Ubiquinol Reduces Muscle Wasting but Not Fatigue in Tumor-Bearing Mice

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Fatigue is the most common and distressing symptom reported by cancer patients during and after treatment. Tumor growth increases oxidative stress and cytokine production, which causes skeletal muscle wasting and cardiac dysfunction. The purpose of this study was to determine whether treatment with the antioxidant ubiquinol improves muscle mass, cardiac function, and behavioral measures of fatigue in tumor-bearing mice.


Adult female mice were inoculated with colon26 tumor cells. Half the control and tumor-bearing mice were administered ubiquinol (500 mg/kg/day) in their drinking water. Voluntary wheel running (i.e., voluntary running activity [VRA]) and grip strength were measured at Days 0, 8, 14, and 17 of tumor growth. Cardiac function was measured using echocardiography on Day 18 or 19. Biomarkers of inflammation, protein degradation, and oxidative stress were measured in serum and heart and gastrocnemius tissue.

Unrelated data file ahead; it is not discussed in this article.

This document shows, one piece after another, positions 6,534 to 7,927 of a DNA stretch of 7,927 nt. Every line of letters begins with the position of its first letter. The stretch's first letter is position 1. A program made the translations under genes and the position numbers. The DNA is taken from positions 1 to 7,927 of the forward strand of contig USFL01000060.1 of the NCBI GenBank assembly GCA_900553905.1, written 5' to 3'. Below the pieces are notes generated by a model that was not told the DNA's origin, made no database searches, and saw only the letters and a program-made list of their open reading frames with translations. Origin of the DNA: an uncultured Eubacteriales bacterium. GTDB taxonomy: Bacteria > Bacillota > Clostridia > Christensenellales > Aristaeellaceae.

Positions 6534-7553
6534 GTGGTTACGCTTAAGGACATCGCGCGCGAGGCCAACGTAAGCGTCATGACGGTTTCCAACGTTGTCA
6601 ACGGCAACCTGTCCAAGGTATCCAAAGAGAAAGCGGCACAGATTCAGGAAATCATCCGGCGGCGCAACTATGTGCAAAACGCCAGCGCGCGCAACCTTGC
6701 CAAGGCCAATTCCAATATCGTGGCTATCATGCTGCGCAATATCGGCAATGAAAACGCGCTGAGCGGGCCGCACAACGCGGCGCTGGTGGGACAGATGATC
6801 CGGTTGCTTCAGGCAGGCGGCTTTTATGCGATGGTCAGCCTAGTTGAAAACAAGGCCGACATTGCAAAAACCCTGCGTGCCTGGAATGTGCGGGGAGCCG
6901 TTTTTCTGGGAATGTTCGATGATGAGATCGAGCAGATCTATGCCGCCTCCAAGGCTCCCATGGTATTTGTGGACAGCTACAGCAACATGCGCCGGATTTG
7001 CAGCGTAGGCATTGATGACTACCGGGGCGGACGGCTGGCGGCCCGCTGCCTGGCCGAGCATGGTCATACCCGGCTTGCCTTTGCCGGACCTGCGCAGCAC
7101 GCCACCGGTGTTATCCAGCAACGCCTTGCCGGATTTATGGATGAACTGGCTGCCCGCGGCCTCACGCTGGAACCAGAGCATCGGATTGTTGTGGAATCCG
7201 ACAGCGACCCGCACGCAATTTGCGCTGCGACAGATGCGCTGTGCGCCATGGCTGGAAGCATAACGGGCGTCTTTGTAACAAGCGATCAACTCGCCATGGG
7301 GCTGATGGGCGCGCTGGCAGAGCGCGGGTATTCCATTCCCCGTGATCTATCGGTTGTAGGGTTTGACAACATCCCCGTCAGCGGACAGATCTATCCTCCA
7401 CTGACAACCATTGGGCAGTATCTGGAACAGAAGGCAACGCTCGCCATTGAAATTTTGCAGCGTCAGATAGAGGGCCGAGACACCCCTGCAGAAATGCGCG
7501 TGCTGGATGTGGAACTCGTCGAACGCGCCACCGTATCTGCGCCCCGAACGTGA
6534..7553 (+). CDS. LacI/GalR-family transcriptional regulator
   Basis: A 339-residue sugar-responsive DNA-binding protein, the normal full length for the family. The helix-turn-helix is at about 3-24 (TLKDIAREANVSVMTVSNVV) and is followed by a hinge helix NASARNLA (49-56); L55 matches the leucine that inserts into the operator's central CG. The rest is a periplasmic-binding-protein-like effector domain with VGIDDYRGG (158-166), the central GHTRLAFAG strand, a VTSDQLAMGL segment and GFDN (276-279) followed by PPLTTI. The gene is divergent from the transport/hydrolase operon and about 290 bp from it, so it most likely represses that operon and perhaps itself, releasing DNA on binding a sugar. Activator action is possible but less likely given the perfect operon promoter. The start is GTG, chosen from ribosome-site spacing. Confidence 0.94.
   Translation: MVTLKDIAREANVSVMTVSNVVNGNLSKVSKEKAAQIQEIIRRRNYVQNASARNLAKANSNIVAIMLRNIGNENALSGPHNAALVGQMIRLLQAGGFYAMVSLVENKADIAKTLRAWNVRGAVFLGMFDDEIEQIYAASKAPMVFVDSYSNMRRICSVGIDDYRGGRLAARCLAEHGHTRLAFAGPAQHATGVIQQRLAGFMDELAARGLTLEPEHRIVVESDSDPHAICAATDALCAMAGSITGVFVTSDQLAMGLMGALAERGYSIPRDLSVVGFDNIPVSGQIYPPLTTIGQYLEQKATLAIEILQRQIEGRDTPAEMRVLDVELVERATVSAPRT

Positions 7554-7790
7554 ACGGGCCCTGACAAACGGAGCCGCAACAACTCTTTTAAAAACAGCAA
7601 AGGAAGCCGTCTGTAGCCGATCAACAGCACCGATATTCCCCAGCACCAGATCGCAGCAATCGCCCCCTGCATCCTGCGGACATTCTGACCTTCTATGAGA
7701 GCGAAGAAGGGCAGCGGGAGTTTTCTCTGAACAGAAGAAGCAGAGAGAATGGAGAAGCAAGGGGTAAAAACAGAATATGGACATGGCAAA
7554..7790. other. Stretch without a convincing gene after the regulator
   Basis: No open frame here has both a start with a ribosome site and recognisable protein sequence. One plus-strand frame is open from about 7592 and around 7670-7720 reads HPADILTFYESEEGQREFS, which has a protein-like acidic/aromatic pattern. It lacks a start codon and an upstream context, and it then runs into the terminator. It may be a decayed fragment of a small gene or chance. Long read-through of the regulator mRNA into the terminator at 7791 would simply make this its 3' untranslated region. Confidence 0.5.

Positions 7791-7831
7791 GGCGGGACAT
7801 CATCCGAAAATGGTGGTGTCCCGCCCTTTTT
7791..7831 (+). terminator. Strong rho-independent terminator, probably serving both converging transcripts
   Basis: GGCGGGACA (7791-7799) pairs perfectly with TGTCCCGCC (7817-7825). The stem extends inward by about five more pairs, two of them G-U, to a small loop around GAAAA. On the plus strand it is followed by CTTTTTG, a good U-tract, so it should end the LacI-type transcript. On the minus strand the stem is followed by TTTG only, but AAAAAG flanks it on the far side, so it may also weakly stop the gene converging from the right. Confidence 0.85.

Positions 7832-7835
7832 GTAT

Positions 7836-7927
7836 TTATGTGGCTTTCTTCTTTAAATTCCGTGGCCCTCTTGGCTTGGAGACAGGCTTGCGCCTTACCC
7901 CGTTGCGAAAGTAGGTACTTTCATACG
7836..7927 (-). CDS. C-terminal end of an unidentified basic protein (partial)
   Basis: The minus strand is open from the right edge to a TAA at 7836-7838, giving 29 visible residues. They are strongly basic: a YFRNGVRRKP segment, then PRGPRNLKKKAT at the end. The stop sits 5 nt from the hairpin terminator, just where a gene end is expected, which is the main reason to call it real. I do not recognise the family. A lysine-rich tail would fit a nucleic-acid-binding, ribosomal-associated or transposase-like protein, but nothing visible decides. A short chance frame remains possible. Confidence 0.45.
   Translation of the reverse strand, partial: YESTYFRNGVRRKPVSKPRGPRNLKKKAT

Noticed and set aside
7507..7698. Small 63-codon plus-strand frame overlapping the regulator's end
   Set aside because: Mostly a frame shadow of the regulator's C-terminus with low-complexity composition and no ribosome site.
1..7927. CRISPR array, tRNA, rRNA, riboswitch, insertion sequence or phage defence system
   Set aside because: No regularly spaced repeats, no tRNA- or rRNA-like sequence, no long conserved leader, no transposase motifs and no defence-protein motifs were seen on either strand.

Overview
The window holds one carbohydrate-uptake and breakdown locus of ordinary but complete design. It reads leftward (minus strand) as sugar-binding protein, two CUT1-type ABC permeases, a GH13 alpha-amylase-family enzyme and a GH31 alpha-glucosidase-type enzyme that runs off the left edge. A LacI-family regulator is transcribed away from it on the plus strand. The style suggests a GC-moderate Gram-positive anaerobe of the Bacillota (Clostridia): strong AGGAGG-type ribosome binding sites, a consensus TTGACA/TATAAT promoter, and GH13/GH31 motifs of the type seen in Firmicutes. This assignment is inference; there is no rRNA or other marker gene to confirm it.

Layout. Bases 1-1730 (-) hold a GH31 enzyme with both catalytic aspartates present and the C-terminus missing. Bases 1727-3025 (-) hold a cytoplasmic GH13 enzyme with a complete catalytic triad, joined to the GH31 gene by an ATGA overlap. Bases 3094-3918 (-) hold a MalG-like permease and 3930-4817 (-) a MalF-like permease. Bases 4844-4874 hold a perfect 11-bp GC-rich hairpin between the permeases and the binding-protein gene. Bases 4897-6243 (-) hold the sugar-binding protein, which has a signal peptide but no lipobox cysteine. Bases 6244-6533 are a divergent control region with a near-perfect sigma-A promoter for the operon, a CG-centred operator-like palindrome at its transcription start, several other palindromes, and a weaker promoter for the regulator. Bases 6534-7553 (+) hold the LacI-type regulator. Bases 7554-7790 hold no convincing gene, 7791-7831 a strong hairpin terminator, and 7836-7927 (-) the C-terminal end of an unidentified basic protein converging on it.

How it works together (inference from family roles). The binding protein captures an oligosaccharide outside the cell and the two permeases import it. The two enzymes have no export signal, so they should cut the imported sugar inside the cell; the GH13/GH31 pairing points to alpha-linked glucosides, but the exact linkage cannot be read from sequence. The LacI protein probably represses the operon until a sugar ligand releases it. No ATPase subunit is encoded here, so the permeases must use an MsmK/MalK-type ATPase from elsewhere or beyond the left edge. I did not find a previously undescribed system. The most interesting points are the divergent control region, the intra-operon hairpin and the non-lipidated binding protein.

VRA and grip strength progressively declined in tumor-bearing mice. Muscle mass and myocardial diastolic function were decreased, and expression of proinflammatory cytokines was increased in serum and muscle and heart tissue on Day 19 of tumor growth. Oxidative stress was present only in the heart, while biomarkers of protein degradation were increased only in the gastrocnemius muscle. Ubiquinol increased muscle mass in the tumor-bearing and control animals but had no effect on the expression of biomarkers of inflammation, protein degradation, or oxidative stress or on behavioral measures of fatigue.

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